The path of least resistance is a big reason why we no longer have the Sonics, and are going through agonizing civic backflips to get back the NBA. The NBA knows all about this, and is loath to come back to Seattle’s public park.
The institutional weakness of municipal governments in owning/managing entertainment venues has no more damning example than here in Seattle.
In order to keep then-Sonics owner Barry Ackerley in the early 1990s from leaving the Coliseum, the city agreed to a modest $100 million renovation, using 20-year construction bonds to be paid off largely from revenues from luxury suites. Mortgage payments began when the Coliseum became KeyArena in 1995, scheduled through 2015.
Obliged to please a tough owner as well as park users, the city agreed to sign a 15-year lease with Ackerley’s club instead of matching the 20-year length of the bonds. The result of this profound foolishness was that when out-of-towners in 2006 bought the club, they knew the worst that could happen was a four-year wait until lease expiration in 2010, when they could move free to Oklahoma City.
In an attempt to leave early in 2008, the owners sued with a phony breach-of-lease argument. Yet the prospect of losing and paying off bond debt until 2015 without an anchor tenant’s revenues caused Mayor Greg Nickels and the council to soil themselves.
Even though the city likely had a winning hand, Nickels folded and took a $45 million settlement that let Kevin Durant go to the Dust Bowl and let Sonics fans go to hell.
In any negotiation between a municipal government and hard-headed private business people, my money is on the guys with the shiny shoes and $5,000 suits. Which brings us back to Leiweke.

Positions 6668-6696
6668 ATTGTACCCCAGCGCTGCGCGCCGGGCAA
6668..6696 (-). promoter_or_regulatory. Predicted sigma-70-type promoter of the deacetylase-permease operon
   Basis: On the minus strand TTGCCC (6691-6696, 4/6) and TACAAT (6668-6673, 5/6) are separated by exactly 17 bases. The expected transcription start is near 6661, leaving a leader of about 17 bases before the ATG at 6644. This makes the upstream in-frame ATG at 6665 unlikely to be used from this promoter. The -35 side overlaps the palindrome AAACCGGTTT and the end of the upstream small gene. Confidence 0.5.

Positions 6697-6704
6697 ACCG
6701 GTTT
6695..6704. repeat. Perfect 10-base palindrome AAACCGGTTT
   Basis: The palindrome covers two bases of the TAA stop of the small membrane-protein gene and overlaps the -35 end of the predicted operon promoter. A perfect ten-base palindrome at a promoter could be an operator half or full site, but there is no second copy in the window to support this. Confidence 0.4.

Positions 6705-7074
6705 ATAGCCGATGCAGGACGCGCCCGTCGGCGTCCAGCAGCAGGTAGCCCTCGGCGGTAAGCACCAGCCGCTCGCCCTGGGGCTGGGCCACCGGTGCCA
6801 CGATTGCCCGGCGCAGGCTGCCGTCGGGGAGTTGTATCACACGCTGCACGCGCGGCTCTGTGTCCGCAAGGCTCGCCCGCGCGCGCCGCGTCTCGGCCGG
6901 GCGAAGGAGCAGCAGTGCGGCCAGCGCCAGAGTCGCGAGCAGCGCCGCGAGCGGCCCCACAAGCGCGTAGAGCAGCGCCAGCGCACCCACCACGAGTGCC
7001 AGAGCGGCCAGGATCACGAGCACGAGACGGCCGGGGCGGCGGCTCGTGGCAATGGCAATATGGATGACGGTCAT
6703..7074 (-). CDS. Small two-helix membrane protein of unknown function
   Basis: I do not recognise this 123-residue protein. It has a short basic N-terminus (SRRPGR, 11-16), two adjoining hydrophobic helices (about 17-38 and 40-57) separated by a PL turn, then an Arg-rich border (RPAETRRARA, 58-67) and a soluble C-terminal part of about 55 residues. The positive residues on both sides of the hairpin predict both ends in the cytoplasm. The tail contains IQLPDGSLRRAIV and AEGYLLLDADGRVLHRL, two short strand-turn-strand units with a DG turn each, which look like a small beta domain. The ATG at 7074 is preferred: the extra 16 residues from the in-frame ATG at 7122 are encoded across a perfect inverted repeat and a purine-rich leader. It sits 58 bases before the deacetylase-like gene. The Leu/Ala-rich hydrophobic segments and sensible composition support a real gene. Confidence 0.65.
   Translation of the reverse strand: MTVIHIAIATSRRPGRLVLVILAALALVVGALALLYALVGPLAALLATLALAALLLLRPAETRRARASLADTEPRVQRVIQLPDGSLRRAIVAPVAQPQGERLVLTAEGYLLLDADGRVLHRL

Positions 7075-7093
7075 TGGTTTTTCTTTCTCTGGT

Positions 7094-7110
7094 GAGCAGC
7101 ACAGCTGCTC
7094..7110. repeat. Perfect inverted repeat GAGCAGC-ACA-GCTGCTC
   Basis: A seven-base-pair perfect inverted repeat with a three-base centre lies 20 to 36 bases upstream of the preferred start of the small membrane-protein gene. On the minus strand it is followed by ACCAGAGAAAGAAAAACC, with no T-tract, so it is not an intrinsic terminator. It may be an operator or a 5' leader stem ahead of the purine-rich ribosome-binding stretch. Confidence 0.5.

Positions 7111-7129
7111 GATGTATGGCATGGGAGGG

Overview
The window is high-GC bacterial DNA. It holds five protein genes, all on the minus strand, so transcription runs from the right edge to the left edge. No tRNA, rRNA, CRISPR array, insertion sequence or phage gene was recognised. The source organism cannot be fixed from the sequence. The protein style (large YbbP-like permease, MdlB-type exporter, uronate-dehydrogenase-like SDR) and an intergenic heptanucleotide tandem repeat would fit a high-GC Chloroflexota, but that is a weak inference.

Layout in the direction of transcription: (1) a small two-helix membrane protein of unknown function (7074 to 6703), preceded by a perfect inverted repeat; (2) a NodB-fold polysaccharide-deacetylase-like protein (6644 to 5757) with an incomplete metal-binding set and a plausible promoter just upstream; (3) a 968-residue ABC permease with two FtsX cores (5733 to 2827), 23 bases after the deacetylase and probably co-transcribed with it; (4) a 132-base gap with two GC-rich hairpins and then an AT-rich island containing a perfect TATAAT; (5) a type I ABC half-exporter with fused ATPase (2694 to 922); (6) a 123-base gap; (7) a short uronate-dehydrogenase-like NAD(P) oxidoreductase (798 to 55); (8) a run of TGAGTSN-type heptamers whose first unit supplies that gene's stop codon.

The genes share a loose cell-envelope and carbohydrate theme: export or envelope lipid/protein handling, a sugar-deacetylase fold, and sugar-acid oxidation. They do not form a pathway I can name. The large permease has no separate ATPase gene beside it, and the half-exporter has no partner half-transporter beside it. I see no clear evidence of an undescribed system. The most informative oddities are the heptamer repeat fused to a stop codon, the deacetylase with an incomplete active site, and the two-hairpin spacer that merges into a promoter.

OVG has committed $564 million to a project that not only is years from breaking ground, it hasn’t begun to address a laundry list of issues the city and Uptown Alliance has discovered in the winning bid.
Since Leiweke is using $277 million of his company’s money and a promised $196 million borrowed from Goldman Sachs, he likely will be on a tight margin that could crumble under the weight of demands by park users and panicky residents of overgrown neighborhoods.
The city council, which now is in charge of negotiating the details of a potential agreement, must listen to every Center constituency, and those in the neighborhood. But the council can’t push Leiweke beyond whatever he believes to be a breaking point. As he said Wednesday, “We have a high and a low.”
This negotiation figures to be a gravel sandwich.
What the council needs to do, in the vernacular of Washington, D.C., is hire a special counsel. The city needs an outside agency to vet OVG’s proposal and, if necessary, engage in the negotiations. The chumminess visible Wednesday did not suggest a clear-eyed impartiality would be part of the road ahead, which is full of temptations from a big shiny.
Seattle already saw in KeyArena’s first remodel in 1995 how over-eager managers of a public park caved to a team owner, which ended up helping lose a pro sports franchise. In the past week, another Key remodel was stained when the losing bidder accused the city of bias, neglect and a lack of transparency.
Perhaps the reaction was sour grapes. But leaving a potential contractor sufficiently pissed off to issue a public tirade does not suggest a well-managed project. This was, after all, AEG, the world’s largest entertainment management company, which the city hired to operate KeyArena since the Sonics’ 2008 departure.
Rarely is it good management for the owner of a shop to anger the one in charge of running it.
Just because Leiweke hates his former company, AEG, doesn’t mean the city needs to share the animus. Nor should the city be charmed into believing that Leiweke will have the interests of a public park in mind when he needs to cut financial corners.
City government and Center staff are too emotionally invested in one outcome, and Leiweke knows it. Seattle needs an independent agency to get it right the first time. As one of Azoff’s bands, the Eagles, might have put it, you can check out, but you can never leave a bad deal.